“His Honour … referred to those parts of the Family Consultant’s assessment with which he agreed, and the point at which his opinion differed from hers. He noted, when describing his point of departure, that he had ‘had the benefit of all of the evidence in this matter’, an advantage which was clearly denied the Family Consultant. In this regard it is important to recall what the Full Court said in Hall and Hall (1979) FLC 90-713 (at 78,819) about recommendations made by court counsellors:
‘[T]he counsellor’s assessment of the parties may often be based upon facts which the counsellor has accepted but which turn out to be wrong; or favourable or unfavourable views formed by the counsellor from interviewing the parties without the opportunity to test in depth the credit of persons who may in court, and under cross-examination, or in the face of evidence of other witnesses, prove to be of a different character from that which the counsellor has accepted.’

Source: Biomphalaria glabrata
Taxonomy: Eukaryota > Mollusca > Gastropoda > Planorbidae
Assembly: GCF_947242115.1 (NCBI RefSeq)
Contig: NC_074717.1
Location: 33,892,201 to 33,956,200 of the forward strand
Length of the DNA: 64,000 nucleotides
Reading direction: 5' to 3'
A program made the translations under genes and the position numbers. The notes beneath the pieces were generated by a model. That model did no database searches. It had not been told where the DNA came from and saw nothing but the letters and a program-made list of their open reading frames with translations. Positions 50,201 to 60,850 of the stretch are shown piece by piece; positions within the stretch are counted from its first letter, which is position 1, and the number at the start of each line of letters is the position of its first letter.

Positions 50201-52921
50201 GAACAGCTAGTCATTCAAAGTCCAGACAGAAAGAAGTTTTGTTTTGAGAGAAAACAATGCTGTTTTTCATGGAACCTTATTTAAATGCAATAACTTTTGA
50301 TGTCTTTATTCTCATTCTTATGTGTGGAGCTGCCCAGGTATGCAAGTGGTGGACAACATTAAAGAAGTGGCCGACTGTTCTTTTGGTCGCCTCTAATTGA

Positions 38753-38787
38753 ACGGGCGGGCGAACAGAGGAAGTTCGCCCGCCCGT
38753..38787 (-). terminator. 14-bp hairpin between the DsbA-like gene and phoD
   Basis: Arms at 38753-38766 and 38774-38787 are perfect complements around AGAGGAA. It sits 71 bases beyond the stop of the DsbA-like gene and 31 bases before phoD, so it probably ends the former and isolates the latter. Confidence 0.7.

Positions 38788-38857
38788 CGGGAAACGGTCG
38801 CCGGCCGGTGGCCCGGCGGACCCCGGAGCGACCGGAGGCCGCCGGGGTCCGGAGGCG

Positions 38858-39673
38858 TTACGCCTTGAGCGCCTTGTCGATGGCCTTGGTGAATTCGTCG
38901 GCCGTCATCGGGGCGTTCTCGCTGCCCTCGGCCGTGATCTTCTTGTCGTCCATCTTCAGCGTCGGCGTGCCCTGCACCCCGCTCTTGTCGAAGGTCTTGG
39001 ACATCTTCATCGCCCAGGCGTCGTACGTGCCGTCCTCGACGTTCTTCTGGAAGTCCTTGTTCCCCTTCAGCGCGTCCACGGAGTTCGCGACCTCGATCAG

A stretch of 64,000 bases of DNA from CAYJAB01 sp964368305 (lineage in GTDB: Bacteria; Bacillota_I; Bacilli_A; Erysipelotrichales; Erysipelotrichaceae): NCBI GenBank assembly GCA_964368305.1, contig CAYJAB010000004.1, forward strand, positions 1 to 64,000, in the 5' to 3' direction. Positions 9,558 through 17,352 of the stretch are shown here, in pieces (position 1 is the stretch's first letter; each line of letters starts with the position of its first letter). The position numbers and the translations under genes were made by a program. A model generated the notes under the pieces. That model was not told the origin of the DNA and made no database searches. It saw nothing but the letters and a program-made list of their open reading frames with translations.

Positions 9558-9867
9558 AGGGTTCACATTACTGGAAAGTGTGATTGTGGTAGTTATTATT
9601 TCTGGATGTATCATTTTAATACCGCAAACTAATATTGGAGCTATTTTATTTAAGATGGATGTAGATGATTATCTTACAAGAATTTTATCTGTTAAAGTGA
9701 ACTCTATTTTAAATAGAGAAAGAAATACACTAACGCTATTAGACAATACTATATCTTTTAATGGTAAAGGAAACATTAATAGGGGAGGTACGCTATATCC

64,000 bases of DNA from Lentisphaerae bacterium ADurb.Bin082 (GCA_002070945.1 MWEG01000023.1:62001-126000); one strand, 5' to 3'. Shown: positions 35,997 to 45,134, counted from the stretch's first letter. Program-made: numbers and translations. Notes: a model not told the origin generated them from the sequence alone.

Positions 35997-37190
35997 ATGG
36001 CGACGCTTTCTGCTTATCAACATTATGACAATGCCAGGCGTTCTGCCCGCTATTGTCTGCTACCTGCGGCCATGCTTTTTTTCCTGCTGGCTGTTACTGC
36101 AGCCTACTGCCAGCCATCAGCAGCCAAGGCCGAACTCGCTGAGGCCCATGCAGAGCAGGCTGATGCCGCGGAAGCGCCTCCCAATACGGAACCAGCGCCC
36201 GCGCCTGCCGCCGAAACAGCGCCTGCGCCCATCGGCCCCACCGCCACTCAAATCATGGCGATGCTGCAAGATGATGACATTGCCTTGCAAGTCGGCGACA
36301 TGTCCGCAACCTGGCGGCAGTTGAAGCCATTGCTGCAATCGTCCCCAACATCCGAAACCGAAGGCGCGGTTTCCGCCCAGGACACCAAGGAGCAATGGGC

The Federal Magistrate was not obliged to accept the Family Consultant’s recommendations.”
The Full Court concluded at para 127:
“As we have found no merit in any of the grounds, [the a]ppeal … will be dismissed. We think it proper, however, to record that our decision should not be interpreted as condoning the mother’s conduct. We adopt the same view as his Honour expressed:
‘If it is kept uppermost in the consideration of what parenting orders to make, that [the child’s] best interests are the paramount consideration, it is immediately apparent that parenting orders ought not be made to assuage concern about injustice to one parent or the other, nor to redress what may be perceived to be some unfairness in the outcome. Nor should parenting orders be made as a form of retribution or penalty against one parent for what might be regarded as unacceptable behaviour on that parent’s part, if otherwise the best interests of the child warrant that parent having the primary or sole care for the child.”
08-12-2011 17:26 #26
poor little girl
08-12-2011 17:40 #27
08-12-2011 17:43 #28
That poor girl Heartbreaking
08-12-2011 17:54 #29
Knew there was more to it.
The court made the right decision .
08-12-2011 17:55 #30
People under estimate the impact of false allegations on children Let alone coaching! Which is emotional abuse in itself!!